After the dissolution of the monasteries, Hursley continued in the ownership of the Bishop of Winchester until 1552 when it was surrendered to King Edward VI. The buildings continued their decline until eventually King Edward Vl granted the manor and park at Hursley to Sir Philip Hoby a prominent statesman of the time whose family retained it for two generations during which time they constructed the first principal house, known as The Great Lodge.
The history of the castle and its estate now takes a different turn. In 1638 it is in the ownership of Richard Major. Richard Major was a member of Oliver Cromwell’s Privy Council and his daughter and Richard son of Oliver Cromwell were married. Richard Cromwell assumed the title “Lord of Merdon”, relating to Merdon Castle. In 1718 Richard Cromwell’s descendents sold the Estate to Sir William Heathcote, a wealthy merchant and politician and it was he who constructed Park House at Hursley.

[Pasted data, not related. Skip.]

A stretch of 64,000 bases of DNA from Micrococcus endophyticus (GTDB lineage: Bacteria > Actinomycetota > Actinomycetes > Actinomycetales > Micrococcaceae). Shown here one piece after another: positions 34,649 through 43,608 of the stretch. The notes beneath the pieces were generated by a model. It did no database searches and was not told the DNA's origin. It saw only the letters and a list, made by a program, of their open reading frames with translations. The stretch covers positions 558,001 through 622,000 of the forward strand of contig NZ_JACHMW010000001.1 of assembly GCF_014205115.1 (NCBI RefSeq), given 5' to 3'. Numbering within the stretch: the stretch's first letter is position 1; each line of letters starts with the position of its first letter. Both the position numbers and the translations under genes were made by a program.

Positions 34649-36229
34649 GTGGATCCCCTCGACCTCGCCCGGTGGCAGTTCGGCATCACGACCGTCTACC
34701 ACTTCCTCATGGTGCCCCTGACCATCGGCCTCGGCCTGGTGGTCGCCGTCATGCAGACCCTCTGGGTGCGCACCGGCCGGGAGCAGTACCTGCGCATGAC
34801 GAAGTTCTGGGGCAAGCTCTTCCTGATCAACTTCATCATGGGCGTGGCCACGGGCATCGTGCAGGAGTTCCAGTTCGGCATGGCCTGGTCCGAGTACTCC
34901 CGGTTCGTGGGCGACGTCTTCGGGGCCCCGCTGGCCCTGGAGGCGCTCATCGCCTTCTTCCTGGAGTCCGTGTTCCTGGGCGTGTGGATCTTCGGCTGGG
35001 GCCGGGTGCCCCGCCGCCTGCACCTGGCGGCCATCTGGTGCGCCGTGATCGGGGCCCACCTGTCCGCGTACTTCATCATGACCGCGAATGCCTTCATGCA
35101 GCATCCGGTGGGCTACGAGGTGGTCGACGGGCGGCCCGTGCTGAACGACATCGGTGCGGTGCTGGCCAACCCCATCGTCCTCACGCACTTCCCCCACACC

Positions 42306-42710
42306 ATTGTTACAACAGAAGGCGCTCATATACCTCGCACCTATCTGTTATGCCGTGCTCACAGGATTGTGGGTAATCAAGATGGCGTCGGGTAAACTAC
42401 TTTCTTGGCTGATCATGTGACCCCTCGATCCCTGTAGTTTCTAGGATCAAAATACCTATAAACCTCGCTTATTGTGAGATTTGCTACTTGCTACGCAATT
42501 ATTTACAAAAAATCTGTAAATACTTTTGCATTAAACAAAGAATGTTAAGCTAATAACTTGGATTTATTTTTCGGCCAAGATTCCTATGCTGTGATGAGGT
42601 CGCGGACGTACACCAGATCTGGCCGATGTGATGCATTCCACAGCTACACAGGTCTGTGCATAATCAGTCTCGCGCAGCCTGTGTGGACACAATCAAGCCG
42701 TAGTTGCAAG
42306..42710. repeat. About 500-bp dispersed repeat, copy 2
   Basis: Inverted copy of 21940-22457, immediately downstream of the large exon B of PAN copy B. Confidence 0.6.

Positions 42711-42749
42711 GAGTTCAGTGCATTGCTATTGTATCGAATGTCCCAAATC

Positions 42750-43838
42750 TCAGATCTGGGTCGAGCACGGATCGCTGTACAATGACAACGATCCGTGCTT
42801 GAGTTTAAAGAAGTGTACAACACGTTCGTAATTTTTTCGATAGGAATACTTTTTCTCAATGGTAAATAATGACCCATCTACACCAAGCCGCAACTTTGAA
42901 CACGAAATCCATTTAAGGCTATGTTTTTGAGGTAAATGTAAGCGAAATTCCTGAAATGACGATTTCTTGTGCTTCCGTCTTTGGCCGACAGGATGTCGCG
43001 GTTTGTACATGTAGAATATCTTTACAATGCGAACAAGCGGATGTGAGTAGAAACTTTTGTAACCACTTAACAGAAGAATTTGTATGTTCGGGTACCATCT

Other 12th century castles in Hampshire.
Our guest writer Peter Hey wrote about Bentley Castle and we visited Ashley Castle next to the pretty church but there are signs of motte and bailey castles scattered all over including at Rowlands Castle. Southampton, Winchester and Farnham all had castles of considerable size and importance.